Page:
Tile Facts

More and more people are choosing tiles as floor covering for their homes. There are many tile options that people can choose from: ceramic, marble and granite, slate, and other natural stone tiles. Ceramic and porcelain tiles have become one of the most popular finishing materials for floors, walls and countertops in the market. Designer tiles and marble tiles are very popular choices for shower surround and wall coverings too. Designers, architects, and homeowners are learning that tile is a beautiful, reasonably priced and easily maintained product in both home and commercial applications.
Tiles are commonly made of ceramic, clay, porcelain or stone. Clay tiles may be painted and glazed. Small mosaic tiles may be laid in various patterns. Floor tiles are typically set into mortar consisting of sand, cement and oftentimes a latex additive for extra strength. The spaces between the tiles are nowadays filled with sanded or unsanded floor grout, but traditionally mortar was used.
The hardness of natural stone tiles varies such that some of the softer stone tiles may not be suitable for very heavy traffic floor areas. On the other hand, ceramic tiles typically have a glazed upper surface and when that become scratched or pitted the floor looks worn, whereas the same amount of wear on natural stone tiles won’t show or will be less noticeable.
Ceramic tile is the product most people are familiar with when they think of tile. Tiles made with the ceramic method have a bisque, or body, composed primarily of either white (talc) clay, brown clay or red clay. White body tiles are generally suitable only for wall applications. The clays are pressed into a mold or extruded through a die to form the tile shape. A ceramic glaze is applied to the bisque by either a spraying or silk screening method. The tile is then fired at a temperature between 1200 and 1800 degrees Fahrenheit. The resulting product has an impenetrable glazed surface that is highly resistant to staining.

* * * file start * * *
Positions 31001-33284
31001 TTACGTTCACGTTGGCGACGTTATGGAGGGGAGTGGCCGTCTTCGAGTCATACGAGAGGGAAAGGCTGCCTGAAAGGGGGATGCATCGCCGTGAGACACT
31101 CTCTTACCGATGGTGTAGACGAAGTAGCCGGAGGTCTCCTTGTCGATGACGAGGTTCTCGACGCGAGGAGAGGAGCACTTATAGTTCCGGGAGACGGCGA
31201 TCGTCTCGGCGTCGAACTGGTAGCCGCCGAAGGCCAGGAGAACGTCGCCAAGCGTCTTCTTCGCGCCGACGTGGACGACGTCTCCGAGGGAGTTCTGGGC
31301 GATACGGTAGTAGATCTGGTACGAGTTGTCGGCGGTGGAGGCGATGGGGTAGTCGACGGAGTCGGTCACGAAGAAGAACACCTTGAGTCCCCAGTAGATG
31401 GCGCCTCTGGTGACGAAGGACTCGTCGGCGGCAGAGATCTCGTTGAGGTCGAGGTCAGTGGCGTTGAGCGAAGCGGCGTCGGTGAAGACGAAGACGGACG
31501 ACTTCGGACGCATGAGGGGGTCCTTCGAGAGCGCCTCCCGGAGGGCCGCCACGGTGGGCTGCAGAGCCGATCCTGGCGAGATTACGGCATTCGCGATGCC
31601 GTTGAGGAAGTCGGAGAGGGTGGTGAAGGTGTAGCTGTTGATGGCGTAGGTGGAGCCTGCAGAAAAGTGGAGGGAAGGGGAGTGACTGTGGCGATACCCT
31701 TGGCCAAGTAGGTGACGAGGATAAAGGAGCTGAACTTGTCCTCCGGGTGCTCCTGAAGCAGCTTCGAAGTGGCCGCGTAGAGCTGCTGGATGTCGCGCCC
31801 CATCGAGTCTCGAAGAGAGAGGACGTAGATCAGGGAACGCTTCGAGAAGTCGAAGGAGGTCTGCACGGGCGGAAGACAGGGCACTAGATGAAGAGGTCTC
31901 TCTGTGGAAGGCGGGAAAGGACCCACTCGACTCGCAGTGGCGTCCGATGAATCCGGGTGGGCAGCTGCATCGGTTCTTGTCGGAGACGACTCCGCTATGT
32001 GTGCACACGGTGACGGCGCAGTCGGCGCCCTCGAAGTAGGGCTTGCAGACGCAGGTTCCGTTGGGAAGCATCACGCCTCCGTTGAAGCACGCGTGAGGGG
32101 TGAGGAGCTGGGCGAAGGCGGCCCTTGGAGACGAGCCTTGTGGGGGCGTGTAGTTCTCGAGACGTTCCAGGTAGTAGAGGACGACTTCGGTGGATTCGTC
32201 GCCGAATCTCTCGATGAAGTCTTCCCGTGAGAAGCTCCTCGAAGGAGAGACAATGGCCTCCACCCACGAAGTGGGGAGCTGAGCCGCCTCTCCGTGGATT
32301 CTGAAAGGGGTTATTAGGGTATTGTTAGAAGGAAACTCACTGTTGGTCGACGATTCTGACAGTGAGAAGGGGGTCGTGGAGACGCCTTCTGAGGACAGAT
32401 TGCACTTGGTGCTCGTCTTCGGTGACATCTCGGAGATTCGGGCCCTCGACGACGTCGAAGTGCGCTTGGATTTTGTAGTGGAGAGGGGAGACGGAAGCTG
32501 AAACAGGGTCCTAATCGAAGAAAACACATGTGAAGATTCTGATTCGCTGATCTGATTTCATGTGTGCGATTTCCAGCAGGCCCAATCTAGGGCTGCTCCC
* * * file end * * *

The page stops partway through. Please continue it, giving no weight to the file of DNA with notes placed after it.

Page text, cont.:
Large format porcelain tile is the newest technology in tile manufacturing. Porcelain has three main ingredients: feldspar, quartz, and clay. Contrary to common thought, porcelain tiles are exceptionally hard and very durable. They also have an absorption rate 100 times less than most ceramic tiles. Due to the low absorption rate, all porcelains are frost resistant and can be used in outdoor installations. Porcelain tiles are formed in the same manner as ceramic tiles, most often pressed into molds. While some porcelain tiles are glazed before firing like ceramic tiles, many are fired immediately following pressing. These are called unglazed or through-body porcelains. Porcelain tiles are fired at a temperature between 2200 to 2500 degrees Fahrenheit. Higher firing temperatures and the combination of ingredients produce an extremely dense, hard-wearing, stain resistant tile. Using a process similar to polishing stone, through-body porcelains can be polished to a high gloss finish.
Selecting your tile may be fun and exciting or can seem rather overwhelming at first but there are some good rules of thumb that will help you in your decision. First, try not to limit your tile size based on the size of your room. Larger tiles can work well in smaller spaces and actually make smaller rooms feel more spacious. Make sure you are choosing tiles with adequate usage ratings for your application. Remember, any tile can be used on a wall, but only floor rated tiles can be used on a floor. Check out samples of the possible choices for your application and look at them in the lighting they will be installed in if at all possible. Different types of lighting can change the look of a tile dramatically.

Come and visit Bullnosing and Shaping in Pleasanton. We will help guide you with your tile selections for your new kitchen, bathroom, and floor coverings. Contact Bullnosing and Shaping for more information.